The Tapeworm presents…



TTW#38 - Achim Mohné - And It Could Have Been Dead…

Cassette only - limited edition of 150 copies

Track listing:

A1: How to Use This Cassette
A2: Widerverwendung
A3: All I Have Ever Listened To
A4: Immer Wieder
B1: Once Upon A Time They All Lived Happily Ever After
B2: Syntactical Swap
B3: Tapeworm Infection

Illustration – Ewoud van Rijn
Cover star – Pooman

Achim Mohné experiments with the space and time intervals of media, photography, video, digital image production, as well as with sound. His experiments bring to light the surprising uses that lie dormant in todays technology.

For The Tapeworm, Achim focussed on audiotape itself: as material, as body, as signifier and as sculpture. Some notes on the sources and methods used to create “And It Could Have Been Dead…” follow:

A1, “How To Use This Cassette”, is mixed from a 1982 Blaupunkt instruction tape for a cassette player.

A2, “Widerverwendung”, uses material from “MediaRecycling”, a live performance at Gesellschaft für aktuelle Kunst (GAK) Bremen, 1999. This was a performance for opened-up VCRs, monitors, scissors, glue, medical gloves, cleansing alcohol. Sections of tapes were randomly chosen, cut with a scissors, then taped back live together in a different order. The version on this cassette was mixed in 2011.

A3, “All I Have Ever Listened To” was mixed from “Sozialisationsmusik” – a live performance at Academy of Media Arts, Cologne (1997) for three to eight turntables, cassette recorders and a mixer. With their help, vinyl records and cassettes from a great variety of genres (classic, electro, punk, rock, jazz, children’s audio dramas) are layered-up and mixed live. The version on The Tapeworm’s tape was edited in 2011.

A4 and B1 were created using hand operated cassette recorders. The tapes used for “Once Upon A Time They All Lived Happily Ever After” were all of fairy-tales. B2 (“Syntactical Swap”) is a work for cassette recorder and turntable. Finally, B3 is a short blast, using beginnings and endings of The Tapeworm cassettes, #01-#34 as its sound source.

Click here for documentation of the recording process.
Achim Mohné would like to thank


Awkward Moments (UK):

Something I took a punt on and was massively pleased about, also out by The Tapeworm label, a release from Achim Mohné titled ‘And It Could Have Been Dead…’. Only 150 made of this one – which is all sorts of madness. The whole creation of a tape-from-tapes style concept just looked bizarre, and although not what I called an easy listen one of the most interesting things I’ve heard in time. Borderline Steinski styled chop ups and ambient hiss loops, topped off with random instructional pieces on tape care the end product is a bit of a mind mash. It’s also got a character named Pooman on the cover. Again, no audio previews, but you’ve only got to look at the photos of the ‘recording process’ (right at the bottom) and the press release to get a pretty faithful idea of what you're in for.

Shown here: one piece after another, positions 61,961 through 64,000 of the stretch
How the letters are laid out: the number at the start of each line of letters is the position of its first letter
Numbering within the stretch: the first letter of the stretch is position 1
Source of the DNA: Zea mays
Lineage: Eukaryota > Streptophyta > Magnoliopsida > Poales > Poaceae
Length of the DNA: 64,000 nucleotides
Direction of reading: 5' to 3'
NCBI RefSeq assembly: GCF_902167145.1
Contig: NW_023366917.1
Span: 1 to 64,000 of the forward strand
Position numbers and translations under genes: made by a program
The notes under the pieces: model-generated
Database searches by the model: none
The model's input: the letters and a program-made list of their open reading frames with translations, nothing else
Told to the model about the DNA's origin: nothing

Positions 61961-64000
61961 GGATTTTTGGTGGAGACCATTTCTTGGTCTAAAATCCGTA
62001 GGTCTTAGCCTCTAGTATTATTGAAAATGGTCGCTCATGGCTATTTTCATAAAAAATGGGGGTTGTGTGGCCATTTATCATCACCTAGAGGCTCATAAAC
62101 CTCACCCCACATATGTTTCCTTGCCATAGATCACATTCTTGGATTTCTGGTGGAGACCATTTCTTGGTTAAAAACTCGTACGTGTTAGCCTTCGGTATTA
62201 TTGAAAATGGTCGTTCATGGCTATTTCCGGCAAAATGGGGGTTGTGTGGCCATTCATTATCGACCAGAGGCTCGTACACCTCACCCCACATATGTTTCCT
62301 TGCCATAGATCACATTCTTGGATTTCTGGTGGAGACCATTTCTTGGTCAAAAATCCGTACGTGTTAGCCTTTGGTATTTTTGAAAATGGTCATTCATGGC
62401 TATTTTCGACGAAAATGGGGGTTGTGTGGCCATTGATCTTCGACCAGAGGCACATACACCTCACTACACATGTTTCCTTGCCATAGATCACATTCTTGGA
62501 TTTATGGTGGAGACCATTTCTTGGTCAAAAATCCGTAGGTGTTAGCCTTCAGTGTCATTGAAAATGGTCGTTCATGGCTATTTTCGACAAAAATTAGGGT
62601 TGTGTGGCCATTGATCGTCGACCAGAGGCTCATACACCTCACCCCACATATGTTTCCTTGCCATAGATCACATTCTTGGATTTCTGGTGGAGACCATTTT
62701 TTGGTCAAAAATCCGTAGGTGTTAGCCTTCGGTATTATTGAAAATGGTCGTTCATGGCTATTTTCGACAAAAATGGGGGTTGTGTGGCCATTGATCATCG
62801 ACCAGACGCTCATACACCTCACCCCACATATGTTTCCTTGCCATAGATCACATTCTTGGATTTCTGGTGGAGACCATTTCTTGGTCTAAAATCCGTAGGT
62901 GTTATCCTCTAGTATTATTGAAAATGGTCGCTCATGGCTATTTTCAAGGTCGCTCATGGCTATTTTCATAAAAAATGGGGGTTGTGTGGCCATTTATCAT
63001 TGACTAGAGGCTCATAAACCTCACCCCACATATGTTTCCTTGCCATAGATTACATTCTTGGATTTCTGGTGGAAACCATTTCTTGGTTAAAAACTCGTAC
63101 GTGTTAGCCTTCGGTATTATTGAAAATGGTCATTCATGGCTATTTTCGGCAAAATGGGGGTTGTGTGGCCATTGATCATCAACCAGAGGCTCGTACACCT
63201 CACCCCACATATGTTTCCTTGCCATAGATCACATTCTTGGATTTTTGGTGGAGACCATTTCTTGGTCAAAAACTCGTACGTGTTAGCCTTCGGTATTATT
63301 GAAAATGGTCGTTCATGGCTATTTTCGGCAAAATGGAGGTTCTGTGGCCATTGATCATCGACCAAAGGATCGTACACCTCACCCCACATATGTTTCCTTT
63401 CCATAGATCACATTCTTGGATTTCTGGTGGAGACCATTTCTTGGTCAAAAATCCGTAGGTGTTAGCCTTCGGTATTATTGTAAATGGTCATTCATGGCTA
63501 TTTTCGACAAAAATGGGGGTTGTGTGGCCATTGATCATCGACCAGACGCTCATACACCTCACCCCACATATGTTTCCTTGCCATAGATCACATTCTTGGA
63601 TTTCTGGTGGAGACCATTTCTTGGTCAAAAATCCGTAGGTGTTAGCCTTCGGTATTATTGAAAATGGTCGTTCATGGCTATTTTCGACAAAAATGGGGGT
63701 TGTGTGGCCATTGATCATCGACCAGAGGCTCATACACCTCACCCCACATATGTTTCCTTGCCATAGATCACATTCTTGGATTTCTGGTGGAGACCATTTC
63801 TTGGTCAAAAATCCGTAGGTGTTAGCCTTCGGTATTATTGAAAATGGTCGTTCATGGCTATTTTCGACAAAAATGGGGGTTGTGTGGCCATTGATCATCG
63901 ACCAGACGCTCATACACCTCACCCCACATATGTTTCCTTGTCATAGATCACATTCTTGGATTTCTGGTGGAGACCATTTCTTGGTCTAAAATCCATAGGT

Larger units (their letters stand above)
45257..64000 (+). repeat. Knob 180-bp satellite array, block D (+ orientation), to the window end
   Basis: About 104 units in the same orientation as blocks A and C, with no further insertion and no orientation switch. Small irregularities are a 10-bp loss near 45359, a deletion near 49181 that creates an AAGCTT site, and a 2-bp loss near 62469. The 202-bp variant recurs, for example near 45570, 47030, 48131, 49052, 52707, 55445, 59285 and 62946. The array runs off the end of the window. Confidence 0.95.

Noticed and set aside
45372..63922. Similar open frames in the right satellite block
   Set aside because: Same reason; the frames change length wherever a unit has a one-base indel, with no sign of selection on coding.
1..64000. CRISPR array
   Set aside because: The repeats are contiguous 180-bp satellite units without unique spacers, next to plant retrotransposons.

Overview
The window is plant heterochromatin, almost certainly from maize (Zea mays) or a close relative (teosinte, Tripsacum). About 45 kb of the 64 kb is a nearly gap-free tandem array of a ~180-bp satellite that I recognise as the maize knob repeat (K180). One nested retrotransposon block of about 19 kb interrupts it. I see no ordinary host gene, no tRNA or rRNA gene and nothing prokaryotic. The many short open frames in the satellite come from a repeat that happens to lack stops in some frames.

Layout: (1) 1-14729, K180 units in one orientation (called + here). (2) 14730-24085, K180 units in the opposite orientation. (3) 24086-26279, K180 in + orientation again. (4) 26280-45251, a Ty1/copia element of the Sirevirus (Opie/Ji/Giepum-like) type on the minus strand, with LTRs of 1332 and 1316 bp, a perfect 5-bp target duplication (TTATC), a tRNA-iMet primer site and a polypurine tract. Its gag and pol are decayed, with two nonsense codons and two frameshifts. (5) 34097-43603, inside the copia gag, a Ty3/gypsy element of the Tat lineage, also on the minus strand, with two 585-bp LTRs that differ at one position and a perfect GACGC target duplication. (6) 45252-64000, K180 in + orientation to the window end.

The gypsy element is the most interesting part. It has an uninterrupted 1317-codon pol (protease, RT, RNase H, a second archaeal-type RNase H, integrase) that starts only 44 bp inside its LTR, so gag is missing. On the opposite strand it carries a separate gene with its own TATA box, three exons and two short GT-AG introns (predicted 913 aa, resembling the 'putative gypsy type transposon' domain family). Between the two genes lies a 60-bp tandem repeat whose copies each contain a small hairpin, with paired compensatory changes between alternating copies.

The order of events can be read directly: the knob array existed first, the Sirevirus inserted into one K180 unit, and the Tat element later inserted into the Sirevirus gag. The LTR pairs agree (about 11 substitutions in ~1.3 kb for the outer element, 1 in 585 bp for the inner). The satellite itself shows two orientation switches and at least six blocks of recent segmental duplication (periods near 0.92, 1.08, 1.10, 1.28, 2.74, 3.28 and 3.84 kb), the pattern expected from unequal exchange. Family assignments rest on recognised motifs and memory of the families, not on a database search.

Aquarius Records (US):

One of two new cassettes on this week’s list from UK cassette label The Tapeworm, the other a weird bit of haunting minimal living room ambient electronica slowcore from Old Apparatus, and this collection of tape experiments from multimedia artist/musician Achim Mohné, whose sounds sources are almost as interesting and baffling as what he does with those sources, a 1982 instructional tape for a Blaupunkt tape player, that overlaps various instructions in different languages, as well as adding blasts of white noise, overlapping the various different styles of music offered as samples, and messing with the tape speed. A serious blast of Plunderphonia for sure.

Then there’s a track that uses as its source a 1999 performance for disassembled VCRs, video monitors, glue, medical gloves and rubbing alcohol, with Mohné cutting up the tapes, taping them back together, and manipulating them over the VCRs playback heads, the result is a dark, woozy assemblage of hiss and warble, whirs and disembodied voices, snippets of music and dialogue, deep rumbling tones and plenty of glitch and thrum and buzz, it sounds a bit like something you’d hear on Raster-Noton, albeit a bit more collaged, homebrewed and lo-fi. Another track is a live performance for multiple turntables and cassette recorders, and finds Mohné mixing a dizzying onslaught of different musics and sounds, from pop to noise, from metal to classical, all chopped up and looped and layered, almost like a skipping Negativland cd, or some sort of John Oswald / Philip Jeck DJ set.

There are a couple tracks that employ handheld recorders, one that uses recordings of fairy tales, another that’s a sort of twisted Jeck style tape player / turntable mash up, those all murky and muted and droned out and atmospheric, and then prepare yourself for the final jam, a super short ultra dense blast of tape noise, that’s actually the beginnings and ends of the first 34 releases on The Tapeworm label! Cool twisted stuff, that ends up being surprisingly haunting and beautiful much of the time. And features an awesome (and awesomely creepy) cover drawing of some character called Pooman, in a drawing called “The Tapewyrm Will Drive Out Any Stuck Up Turd With Fragrant Sound!” Indeed!


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